Not all roles are equal when it comes to WFA. Some roles may carry high permanent establishment risks or are heavily regulated, making it necessary to restrict them from working remotely. Sales roles that generate substantial revenue, or jobs that require strict oversight due to legal regulations, for example, may need to remain in-country. In some cases, you might have specific government grants tied to the presence of certain executives in local offices, so care should be taken in understanding which roles are part of a “plug and play” policy (e.g. fine to work from anywhere in permitted countries for up to 30 days) and which need to be risk assessed in each case. This should be complimented with a list of do’s and don’ts so that the employee is clear on the rules of the road (e.g. if sales employees are allowed to temporarily work from anywhere, then they should avoid negotiating and/or signing material sales contracts).
Country of Origin: A Personal Touch
When it comes to work from anywhere, many people have a vision of somebody working by a beach, but in many other cases it is often someone wanting to spend a few weeks close to family. This is where some policies include an additional layer of flexibility for somebody working in their country of origin. This personal touch can be a valuable perk for employees who wish to reconnect with their roots or spend extended periods with their families. It fosters goodwill and demonstrates your commitment to your employees’ well-being. However guardrails need to be put in place, for example if an employee has other ties to a country (e.g. property in Germany) or has spent a certain number of days in a country over the preceding 5 years (e.g. lookback period for residency in India), this can have an impact on residency and/or payroll requirements.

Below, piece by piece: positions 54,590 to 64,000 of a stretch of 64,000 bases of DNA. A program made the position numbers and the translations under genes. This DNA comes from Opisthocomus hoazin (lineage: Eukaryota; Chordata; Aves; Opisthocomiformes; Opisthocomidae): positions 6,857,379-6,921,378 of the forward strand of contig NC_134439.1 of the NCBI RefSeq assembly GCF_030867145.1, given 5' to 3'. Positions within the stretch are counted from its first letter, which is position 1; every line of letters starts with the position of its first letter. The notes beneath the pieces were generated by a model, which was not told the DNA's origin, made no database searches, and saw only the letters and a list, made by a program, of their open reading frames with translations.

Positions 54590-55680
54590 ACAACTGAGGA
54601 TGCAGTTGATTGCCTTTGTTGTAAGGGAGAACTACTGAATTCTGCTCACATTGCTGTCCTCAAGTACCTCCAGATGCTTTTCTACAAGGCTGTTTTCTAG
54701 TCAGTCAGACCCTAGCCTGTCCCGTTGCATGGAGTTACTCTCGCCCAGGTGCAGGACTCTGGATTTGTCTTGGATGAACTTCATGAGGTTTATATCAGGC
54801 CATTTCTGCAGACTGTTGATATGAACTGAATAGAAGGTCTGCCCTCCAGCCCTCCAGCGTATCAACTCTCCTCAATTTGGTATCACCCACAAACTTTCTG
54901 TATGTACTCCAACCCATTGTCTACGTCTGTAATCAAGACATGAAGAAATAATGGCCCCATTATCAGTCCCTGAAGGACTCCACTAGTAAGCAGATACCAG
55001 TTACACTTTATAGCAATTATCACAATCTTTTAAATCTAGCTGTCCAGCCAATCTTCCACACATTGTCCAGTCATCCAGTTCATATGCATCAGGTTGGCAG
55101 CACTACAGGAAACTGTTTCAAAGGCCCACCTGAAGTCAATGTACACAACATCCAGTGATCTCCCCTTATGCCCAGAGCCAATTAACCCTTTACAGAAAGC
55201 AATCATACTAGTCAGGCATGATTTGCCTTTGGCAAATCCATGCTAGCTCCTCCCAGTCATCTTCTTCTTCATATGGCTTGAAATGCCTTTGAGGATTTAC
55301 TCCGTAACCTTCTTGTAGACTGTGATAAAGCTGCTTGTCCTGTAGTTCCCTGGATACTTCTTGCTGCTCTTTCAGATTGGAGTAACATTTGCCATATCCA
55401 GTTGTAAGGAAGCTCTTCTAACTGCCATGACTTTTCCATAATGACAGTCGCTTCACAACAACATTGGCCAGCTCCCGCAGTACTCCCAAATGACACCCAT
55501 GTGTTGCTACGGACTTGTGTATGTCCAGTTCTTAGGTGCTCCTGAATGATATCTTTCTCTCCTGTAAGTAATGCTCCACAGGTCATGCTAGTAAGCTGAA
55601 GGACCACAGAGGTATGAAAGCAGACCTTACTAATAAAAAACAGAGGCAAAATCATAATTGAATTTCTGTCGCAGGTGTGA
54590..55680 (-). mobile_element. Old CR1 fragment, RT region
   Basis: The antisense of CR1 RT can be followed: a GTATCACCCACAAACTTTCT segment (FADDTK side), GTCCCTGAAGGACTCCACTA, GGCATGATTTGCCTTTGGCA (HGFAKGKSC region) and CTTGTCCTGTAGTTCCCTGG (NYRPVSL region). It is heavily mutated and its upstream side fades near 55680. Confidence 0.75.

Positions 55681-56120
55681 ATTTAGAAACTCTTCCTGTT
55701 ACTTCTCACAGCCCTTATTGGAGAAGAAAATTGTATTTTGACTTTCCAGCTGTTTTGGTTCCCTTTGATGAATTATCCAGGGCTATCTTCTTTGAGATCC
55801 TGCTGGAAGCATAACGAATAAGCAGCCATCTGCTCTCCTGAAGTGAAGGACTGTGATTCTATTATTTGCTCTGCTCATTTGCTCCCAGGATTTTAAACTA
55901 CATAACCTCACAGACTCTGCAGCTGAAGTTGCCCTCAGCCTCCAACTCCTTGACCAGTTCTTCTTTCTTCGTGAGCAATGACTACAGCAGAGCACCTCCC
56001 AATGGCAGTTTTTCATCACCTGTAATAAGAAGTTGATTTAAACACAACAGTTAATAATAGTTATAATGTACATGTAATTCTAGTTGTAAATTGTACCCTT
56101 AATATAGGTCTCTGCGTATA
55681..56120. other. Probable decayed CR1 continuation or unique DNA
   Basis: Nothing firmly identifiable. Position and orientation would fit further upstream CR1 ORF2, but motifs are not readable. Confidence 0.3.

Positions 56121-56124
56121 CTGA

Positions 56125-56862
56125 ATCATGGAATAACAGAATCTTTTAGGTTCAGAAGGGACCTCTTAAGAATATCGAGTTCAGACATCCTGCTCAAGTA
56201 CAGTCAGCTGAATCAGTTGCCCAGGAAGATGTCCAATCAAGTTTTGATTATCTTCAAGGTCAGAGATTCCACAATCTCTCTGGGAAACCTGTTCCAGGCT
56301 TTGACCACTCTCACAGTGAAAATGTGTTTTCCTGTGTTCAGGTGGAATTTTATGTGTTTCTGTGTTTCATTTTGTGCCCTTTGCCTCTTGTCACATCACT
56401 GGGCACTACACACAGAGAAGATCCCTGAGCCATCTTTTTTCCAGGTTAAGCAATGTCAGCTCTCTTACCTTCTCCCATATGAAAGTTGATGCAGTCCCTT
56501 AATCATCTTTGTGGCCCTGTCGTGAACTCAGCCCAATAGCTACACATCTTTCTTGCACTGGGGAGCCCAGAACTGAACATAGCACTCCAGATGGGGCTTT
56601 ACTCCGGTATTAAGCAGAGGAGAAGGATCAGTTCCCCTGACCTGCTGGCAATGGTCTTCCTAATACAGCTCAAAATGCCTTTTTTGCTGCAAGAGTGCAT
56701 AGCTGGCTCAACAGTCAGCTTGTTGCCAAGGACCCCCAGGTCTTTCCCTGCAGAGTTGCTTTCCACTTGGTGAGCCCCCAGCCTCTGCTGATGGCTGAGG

Conclusion: Customize Your Workation Policy Based on Your Risk Appetite
In conclusion, implementing a WFA policy requires a deep understanding of the legal, tax and cybersecurity implications of allowing employees to work from anywhere. By considering these five crucial factors, you can begin to craft a policy that not only empowers your employees but also ensures the success and security of your organization in an increasingly global and digital world. Flexibility and adaptability are key, but so is thorough planning and risk management.
P.s. Did you know that we have also published a Work From Anywhere compliance framework? You can access that here.
Need help crafting your own Work From Anywhere policy? Then look no further than Imelda Keane (email@example.com), our Head of Global Mobility Strategy who can help you build a policy that reflects your needs and risk appetite.
John is Co-founder of the Work From Anywhere team, a platform to help companies execute a hire or work from anywhere strategy. John is a Chartered Accountant who speaks 6 languages and was previously the senior finance leader of a €4 billion division of FTSE-listed CRH Plc. John and his family are passionate about travelling and his eldest daughter, Rosa, while only 5 years old has already travelled to 25 different countries.